"Biomechanical Comparison of Baseball Pitching and Long-Toss: Implications for Training and Rehabilitation", Flesig et al JOSPT 5-11.
Basically the authors are saying that you get to a point where kinematics are changed too much to have any transfer value to pitching. That point is well taken. What I'm wondering though is if it will be beneficial in producing the soft tissue adaptations to the shoulder & elbow that might carry over to the sport. And, will adding in a little long toss a few times a week be enough to interfere with the motor learning process of pitching. Is long toss something we need to throw out all together?
Remember Frans Bosch's definition of strength training; "coordination training with resistance", which states, "an ideal form of training should be able to provide a greater workload than an athlete's current stress handling capacity can deal with, while also complying with the criteria that must be met for an optimum transfer of training. However, overload and specificity are not mutually compatible. If one wants to include a large overload in training, then one must always deviate from some of the characteristics of goal or competition oriented forms of training" (Bosch '05).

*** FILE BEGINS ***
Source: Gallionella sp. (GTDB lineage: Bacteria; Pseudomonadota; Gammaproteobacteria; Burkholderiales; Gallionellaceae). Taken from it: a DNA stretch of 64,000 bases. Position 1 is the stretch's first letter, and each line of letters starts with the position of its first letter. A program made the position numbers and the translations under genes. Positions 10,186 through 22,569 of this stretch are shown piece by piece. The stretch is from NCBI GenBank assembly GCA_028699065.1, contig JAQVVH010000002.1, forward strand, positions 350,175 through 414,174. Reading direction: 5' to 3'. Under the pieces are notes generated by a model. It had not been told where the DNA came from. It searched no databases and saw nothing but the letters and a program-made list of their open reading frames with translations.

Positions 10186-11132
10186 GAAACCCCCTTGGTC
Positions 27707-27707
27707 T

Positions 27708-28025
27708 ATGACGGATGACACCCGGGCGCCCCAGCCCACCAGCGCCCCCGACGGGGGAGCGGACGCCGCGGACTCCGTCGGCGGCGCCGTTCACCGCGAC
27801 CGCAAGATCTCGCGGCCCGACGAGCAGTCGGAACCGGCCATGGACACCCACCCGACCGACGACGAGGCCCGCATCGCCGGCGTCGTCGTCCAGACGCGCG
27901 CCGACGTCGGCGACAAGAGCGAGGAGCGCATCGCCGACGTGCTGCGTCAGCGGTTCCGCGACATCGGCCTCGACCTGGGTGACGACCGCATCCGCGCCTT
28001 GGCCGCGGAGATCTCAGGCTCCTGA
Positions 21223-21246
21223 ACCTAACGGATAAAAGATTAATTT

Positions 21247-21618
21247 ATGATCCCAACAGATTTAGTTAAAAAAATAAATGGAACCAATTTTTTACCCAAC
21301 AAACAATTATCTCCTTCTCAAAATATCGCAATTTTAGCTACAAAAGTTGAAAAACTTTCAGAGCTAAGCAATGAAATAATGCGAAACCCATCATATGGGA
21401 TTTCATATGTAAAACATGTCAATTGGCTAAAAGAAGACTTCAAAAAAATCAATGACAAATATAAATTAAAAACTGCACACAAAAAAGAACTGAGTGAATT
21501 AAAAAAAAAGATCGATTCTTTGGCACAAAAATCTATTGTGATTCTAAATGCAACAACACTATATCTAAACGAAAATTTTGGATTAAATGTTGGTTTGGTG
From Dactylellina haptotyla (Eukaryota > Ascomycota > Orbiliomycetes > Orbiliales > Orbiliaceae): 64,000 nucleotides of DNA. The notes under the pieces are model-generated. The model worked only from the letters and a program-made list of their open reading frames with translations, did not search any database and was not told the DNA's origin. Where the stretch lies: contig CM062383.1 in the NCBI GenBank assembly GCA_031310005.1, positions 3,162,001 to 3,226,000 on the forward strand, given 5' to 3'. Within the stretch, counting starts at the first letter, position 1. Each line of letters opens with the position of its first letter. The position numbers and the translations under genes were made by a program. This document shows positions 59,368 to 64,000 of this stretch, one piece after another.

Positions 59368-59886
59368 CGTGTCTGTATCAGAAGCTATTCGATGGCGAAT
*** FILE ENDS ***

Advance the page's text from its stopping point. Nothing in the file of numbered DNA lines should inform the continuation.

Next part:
Does (long distance) long toss meet this criteria...provided it is done in the right context?